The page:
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One of the most festive experiences to be had on a visit to the Hawaiian Islands is a luau – a Hawaiian feast featuring lively music and vibrant cultural performances from Hawaii and greater Polynesia.
History of the Luau
The first feast in Hawaii resembling a modern-day luau was probably held in 1819. Before then, the kapu system of restrictions, religion and resource management separated men and women at mealtimes, even in times of celebration. Other names for these feasts are ahaaina or paina, but over the course of time, the nickname luau – a reference to the taro leaves at the core of many popular dishes – stuck.
Two centuries later, luau are still being celebrated. But it is important to note that despite the name and its Hawaiian roots, not all food or entertainment at a luau today is Hawaiian. A contemporary luau in Hawaii reflects our multi-cultural society. Food at a family luau is as diverse as the various branches of the family tree. Entertainment at a visitor luau often includes dances and music from other Polynesian cultures.
Popular Luau Dishes
- Poi: Pounded taro plant root; a starch meant to be eaten with everything.
- Kalua Pig: Pork prepared in an imu (underground oven) and shredded.
- Laulau: Meat wrapped in luau (taro) leaves and steamed, traditionally prepared in an imu.
- Haupia: Coconut pudding.
- Poke: A term that literally means to cut into pieces, this newly global delicacy is traditionally prepared with raw fish, shoyu (soy sauce), green onions, kukui nut (candlenut), and limu (seaweed).
Find a Luau to Attend
The background sound of ocean surf and a soulful steel guitar; a welcome lei and Mai Tai; tables laden with traditional island foods; this is The Mauna Kea Luau - everyone's dream Hawaii experience shared through music and food.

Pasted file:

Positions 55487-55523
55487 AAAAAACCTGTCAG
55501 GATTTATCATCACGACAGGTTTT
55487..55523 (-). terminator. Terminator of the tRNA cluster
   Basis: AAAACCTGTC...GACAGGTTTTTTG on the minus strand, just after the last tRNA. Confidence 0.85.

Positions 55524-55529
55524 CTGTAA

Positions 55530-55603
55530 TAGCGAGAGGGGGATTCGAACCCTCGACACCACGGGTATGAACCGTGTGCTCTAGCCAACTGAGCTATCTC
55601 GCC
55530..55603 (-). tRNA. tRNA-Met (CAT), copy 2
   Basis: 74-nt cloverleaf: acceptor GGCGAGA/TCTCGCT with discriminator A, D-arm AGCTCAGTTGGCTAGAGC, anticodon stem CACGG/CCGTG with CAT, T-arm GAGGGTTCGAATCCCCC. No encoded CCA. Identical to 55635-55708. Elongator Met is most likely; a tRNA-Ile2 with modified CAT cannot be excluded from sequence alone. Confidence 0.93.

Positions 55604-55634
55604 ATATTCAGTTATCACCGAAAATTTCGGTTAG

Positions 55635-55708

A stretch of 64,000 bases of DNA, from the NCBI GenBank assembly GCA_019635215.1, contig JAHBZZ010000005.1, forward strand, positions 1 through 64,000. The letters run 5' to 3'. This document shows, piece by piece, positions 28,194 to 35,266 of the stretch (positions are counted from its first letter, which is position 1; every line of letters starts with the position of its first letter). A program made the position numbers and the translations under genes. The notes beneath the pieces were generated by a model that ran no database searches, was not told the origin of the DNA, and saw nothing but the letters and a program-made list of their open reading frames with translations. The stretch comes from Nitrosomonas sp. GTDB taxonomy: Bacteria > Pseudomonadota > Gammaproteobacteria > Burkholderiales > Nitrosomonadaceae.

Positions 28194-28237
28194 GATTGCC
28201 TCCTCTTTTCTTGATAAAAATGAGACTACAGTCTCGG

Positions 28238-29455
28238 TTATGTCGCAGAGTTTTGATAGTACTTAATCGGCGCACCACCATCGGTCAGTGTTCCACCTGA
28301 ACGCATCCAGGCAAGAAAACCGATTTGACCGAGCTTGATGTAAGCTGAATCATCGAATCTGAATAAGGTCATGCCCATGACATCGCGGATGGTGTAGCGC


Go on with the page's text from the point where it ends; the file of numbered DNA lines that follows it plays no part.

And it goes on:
This Smithsonian-affiliated Lyman Museum tells the story of Hawaii’s islands and people. Exhibits trace Hawaii’s history from its volcanic origins and the flora and fauna that arrived before humans to life in ancient Hawaii and the immigrant groups that helped shape Hawaii’s unique culture of today
Come experience our canoe presentation sure to both inspire and entertain. Our colorful midday production explodes with Polynesian spirit, stories, and fun depicting the allure and adventure of ocean life through ancient myths and customs, inspiring local history, and favorite island songs.
Visit our beautiful Kona Coffee Estate overlooking Kailua Bay or roast your own private label 100% Kona Coffee. RSVP required for the Farm & Roastmaster Tours. Come and sample our "Crack-u-lated Kona coffee"
Still & Moving Center is the most comprehensive mind body movement center in Honolulu. An international training facility, we offer corporate or private, wellness & Hawaiian cultural packages and retreats, movement classes/workshops/performers, personalized coaching and bodywork services.
Admission prices: $12 Adults, $5 Children (4-12), FREE Children 3 & under, $8 Kamaaina, $8 Active Duty Military, $5 Seniors(65+), $5 persons with disabilities, FREE Fowa Members. 2019 marks the 115th anniversary of the aquarium making the Waikiki Aquarium the 2nd oldest in the United States
At our Luau Site, step back in time 100 years to the Hawaii of yesterday and "Experience Ohana" as you dine under palm trees and stars at our beach while being entertained Hawaiian-style. We also offer professional Polynesian entertainment for weddings, parties and conventions at your event space.
Here at the Kauai Coffee Estate, you’ll have the opportunity to stroll through our coffee orchard, talk to our friendly guides, shop for gifts to take home and of course sample our exclusive line of estate-grown Hawaiian coffees.
Enjoy a garden luau followed by Kauai's most spectacular international pageant at the lagoon amphitheater. The Golden People of Hawaii depicts dances and songs from Polynesia and Asia. Luau's are on Mondays, Wednesdays and Fridays.